A Fundamental Failure of Leadership

The Prime Minister’s announcement that, were the Conservative to win the next election, the Government would hold a referendum on Britain’s EU membership is the culmination of a fundamental failure of leadership. Ed Miliband is exactly right when he says that by seeking to play to populism Mr Cameron has putting party before Country, but constructive Europeans should not fear an ‘in or out’ referendum.

David Cameron’s position is misleading, dangerous and politically dishonest. I do not believe for one minute that Mr Cameron thinks that Britain leaving the European Union is to the advantage of the Nation, yet he has allowed himself to be manoeuvred into a corner where he no longer commands a majority within his own party. He can nonetheless command such a majority in the House of Commons. He should use that majority for what he believes to be right and in the national interest. To do otherwise is to put party before country.

Mr Cameron is effectively saying that, as they currently stand, terms of Britain’s EU membership are unacceptable and so the UK should get out. What other logic can there be in his position? He would seek, with a fresh mandate, to re-negotiate the UK’s membership terms and to “repatriate powers” (a euphemism for denuding our hard-won rights). The outcome is uncertain, he may receive some concessions; stranger things have happened. He may believe that the other EU nations will calculate that the destabilising and damaging effect of the withdrawal of one of the big economies is dangerous and worth the price. That is clearly the gamble – Peter Kellner of YouGov set it out at the turn of the year – buy time, get the ultra-sceptics off back, win election, get concessions, recommend ‘yes’ vote, win, see off ultra-sceptics, consolidate personal position. Maybe, but the PM must have considered the possibility of a direct ‘non’ from at least one of the remaining 26 nations – it has, after all, happened before. What then? Is he really saying that he would then recommend withdrawal. If things are really that bad why wait? Mr Cameron might not have a mandate but that didn’t stop his Government in plenty of other areas.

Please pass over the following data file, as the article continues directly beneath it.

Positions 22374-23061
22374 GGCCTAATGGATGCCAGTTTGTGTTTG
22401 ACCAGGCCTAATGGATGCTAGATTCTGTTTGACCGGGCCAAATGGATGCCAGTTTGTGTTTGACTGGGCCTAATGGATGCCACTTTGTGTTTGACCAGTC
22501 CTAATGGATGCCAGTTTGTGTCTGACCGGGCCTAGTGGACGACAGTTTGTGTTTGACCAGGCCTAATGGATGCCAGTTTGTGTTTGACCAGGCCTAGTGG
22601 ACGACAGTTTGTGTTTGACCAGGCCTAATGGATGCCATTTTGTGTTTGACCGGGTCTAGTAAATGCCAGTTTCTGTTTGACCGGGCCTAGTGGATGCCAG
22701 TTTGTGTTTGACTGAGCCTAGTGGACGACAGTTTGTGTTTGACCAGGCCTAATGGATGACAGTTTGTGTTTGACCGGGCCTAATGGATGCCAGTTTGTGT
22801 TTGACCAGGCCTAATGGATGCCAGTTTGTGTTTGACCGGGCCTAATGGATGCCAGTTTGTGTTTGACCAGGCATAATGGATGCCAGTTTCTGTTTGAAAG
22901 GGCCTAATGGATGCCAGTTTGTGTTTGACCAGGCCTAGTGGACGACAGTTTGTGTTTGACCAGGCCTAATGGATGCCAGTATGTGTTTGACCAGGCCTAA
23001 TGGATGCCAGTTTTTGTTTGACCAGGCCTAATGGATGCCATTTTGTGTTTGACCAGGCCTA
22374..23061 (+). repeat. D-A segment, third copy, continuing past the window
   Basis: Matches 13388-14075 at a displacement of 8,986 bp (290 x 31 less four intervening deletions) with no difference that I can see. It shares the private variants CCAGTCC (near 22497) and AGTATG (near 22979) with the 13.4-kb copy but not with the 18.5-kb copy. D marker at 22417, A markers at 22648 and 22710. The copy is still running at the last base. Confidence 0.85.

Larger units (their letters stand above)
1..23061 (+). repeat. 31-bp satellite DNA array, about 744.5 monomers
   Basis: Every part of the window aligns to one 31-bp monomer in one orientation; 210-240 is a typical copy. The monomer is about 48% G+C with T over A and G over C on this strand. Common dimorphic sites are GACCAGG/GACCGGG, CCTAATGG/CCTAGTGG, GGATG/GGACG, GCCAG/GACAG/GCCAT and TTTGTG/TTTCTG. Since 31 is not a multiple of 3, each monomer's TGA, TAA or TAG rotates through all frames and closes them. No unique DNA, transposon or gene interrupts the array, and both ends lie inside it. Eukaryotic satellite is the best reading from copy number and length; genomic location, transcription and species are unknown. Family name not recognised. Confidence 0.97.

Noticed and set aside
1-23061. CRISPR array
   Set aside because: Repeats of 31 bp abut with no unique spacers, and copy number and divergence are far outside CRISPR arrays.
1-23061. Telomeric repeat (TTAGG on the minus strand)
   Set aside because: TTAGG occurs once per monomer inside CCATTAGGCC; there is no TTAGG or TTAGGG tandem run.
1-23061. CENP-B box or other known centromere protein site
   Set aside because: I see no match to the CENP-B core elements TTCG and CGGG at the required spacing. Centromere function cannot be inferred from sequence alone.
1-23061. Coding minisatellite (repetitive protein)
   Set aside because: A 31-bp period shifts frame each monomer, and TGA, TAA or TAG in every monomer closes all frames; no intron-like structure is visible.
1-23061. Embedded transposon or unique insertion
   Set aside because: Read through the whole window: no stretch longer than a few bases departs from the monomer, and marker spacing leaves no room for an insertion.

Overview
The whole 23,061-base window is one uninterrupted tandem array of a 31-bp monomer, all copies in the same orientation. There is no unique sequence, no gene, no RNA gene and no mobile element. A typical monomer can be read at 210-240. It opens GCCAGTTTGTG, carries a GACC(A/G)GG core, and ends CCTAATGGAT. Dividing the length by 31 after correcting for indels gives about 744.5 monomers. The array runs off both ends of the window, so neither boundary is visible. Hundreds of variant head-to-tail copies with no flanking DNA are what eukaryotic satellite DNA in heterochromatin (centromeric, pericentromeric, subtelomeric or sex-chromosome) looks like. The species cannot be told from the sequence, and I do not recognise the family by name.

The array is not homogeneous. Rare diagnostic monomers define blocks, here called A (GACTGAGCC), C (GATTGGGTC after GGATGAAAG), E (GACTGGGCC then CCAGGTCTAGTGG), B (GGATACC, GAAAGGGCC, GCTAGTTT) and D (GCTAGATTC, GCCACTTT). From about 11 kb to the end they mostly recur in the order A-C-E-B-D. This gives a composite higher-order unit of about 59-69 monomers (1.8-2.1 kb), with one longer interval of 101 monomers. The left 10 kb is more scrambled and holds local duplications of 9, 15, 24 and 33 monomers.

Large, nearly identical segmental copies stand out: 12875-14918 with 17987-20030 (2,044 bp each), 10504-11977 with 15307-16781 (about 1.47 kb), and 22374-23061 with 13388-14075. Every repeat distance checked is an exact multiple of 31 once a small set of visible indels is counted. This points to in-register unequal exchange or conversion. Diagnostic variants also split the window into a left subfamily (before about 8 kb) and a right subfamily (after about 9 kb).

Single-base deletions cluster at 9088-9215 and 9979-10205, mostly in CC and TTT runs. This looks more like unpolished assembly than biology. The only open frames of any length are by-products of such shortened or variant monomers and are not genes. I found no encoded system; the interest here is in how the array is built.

Mr Cameron’s announcement has plunged the immediate future of the UK into uncertainty. Uncertainty is the last thing we need in the economy right now, but we are going to have at least three, probably four years of it. If he wants to hold a referendum he didn’t need to make the announcement now. Has the PM forgotten that businesses have quite enough with which to deal, what with all that double-dip stuff? At this time Europe needs to be an Engine for growth. Austerity is no more working in the Euro zone any more than it is working in Britain. The British Prime Minister is seeking to distract from the failings of his own policies by blaming the failings of similar policies in the Eurozone for dragging down the British economy. We should be changing those policies to promote growth. We should be promoting a stable climate for business in the UK and Europe not making their job harder. The effect of uncertainty will make it harder to build on the inward investment that regions like my own, the Thames Valley, have so successfully won over the years from innovative firms seeking their bridge into EU markets.

Whether referenda are the best way to decide these things is another discussion, but perhaps if they had been held at key points we would be proceeding with certainty. John Major was wrong not to seek approval over the Treaty of Maastricht. To appear afraid of the electorate, rather than to seek to win the arguments is a recipe for disaster. The demand for a referendum has undoubtedly been amplified by politicians seeking to avoid one. It is democrats who lose by seemingly being opposed to democracy. Constructive Europeans have nothing to fear from the ‘in or out’ question being put to the British people. I am entirely confident that the British people will come the crunch, whatever the polls may say right now, decide to stay as they did convincingly in 1975.

For too long too many who support a constructive role for the UK in Europe were timid in its advocacy.  Political and business leaders should understand that institutions command public support only if the case is made and made over again. At crucial times over the past two decades our leaders have conspicuously failed to do so. By failing to make the case effectively Mr Cameron went into Government with the Conservative civil war over the EU unresolved. So now it falls to Labour to take the argument to the British people that their choice is between having the confidence and belief to win in Europe and irrelevance.